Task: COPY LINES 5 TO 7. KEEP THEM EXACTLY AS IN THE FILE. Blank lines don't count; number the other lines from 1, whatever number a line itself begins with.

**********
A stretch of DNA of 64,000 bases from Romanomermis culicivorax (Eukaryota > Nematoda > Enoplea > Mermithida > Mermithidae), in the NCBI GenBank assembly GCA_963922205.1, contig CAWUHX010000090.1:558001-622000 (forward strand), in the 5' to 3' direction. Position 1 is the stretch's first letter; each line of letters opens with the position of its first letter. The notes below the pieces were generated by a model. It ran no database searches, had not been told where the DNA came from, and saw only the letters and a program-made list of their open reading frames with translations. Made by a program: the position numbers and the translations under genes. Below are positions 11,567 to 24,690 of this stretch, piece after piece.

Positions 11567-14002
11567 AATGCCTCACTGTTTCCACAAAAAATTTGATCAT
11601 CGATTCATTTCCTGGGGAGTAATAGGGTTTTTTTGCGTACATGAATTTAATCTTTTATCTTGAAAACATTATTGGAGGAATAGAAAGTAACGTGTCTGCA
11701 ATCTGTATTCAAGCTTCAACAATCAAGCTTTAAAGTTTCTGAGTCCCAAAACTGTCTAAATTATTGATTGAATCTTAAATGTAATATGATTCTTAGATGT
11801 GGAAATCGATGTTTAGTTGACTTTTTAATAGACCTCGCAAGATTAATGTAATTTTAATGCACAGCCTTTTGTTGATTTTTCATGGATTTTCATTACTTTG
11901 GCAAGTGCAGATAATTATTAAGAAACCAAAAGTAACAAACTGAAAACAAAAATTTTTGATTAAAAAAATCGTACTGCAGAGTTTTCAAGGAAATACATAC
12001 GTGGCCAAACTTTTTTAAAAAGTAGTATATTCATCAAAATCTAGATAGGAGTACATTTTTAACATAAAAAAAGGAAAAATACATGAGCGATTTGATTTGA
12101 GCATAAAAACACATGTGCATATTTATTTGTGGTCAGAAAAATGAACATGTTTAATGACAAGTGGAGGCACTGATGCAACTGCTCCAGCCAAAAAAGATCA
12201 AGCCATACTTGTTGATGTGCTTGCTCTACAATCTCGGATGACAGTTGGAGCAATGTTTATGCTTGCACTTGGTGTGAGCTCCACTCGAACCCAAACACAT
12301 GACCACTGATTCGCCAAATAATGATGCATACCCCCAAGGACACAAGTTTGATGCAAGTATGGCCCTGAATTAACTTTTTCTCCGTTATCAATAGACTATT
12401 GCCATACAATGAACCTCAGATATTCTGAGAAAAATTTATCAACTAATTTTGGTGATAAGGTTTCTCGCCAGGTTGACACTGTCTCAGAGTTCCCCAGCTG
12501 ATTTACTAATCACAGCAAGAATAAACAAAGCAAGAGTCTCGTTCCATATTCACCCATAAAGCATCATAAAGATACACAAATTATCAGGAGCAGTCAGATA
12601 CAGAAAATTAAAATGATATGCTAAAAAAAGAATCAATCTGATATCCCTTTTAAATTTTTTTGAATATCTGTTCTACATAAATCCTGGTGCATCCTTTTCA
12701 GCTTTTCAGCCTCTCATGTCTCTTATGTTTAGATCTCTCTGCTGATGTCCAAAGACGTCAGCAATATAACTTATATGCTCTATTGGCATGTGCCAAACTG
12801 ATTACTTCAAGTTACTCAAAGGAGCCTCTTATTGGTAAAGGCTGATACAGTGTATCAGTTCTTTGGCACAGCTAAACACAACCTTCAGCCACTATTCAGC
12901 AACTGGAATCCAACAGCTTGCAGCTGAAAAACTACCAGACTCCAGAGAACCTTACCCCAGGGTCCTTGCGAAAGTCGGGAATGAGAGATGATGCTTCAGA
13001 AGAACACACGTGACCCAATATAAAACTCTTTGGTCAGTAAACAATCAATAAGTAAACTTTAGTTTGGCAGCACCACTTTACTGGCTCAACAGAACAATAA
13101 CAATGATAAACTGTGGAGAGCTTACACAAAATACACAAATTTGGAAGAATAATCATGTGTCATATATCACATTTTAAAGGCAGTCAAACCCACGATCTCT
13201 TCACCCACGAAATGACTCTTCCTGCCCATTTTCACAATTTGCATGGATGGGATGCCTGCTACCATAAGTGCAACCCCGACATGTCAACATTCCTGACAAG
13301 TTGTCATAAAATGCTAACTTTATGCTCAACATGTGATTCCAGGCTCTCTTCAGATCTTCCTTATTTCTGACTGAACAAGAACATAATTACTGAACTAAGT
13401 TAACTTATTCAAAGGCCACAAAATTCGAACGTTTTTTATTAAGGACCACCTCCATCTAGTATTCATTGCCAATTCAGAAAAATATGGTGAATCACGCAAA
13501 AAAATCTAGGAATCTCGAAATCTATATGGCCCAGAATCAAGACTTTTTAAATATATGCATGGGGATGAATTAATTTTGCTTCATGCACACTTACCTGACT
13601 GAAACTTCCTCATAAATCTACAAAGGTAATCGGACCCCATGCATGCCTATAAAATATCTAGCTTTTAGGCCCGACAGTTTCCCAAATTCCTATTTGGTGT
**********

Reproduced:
11701 ATCTGTATTCAAGCTTCAACAATCAAGCTTTAAAGTTTCTGAGTCCCAAAACTGTCTAAATTATTGATTGAATCTTAAATGTAATATGATTCTTAGATGT
11801 GGAAATCGATGTTTAGTTGACTTTTTAATAGACCTCGCAAGATTAATGTAATTTTAATGCACAGCCTTTTGTTGATTTTTCATGGATTTTCATTACTTTG
11901 GCAAGTGCAGATAATTATTAAGAAACCAAAAGTAACAAACTGAAAACAAAAATTTTTGATTAAAAAAATCGTACTGCAGAGTTTTCAAGGAAATACATAC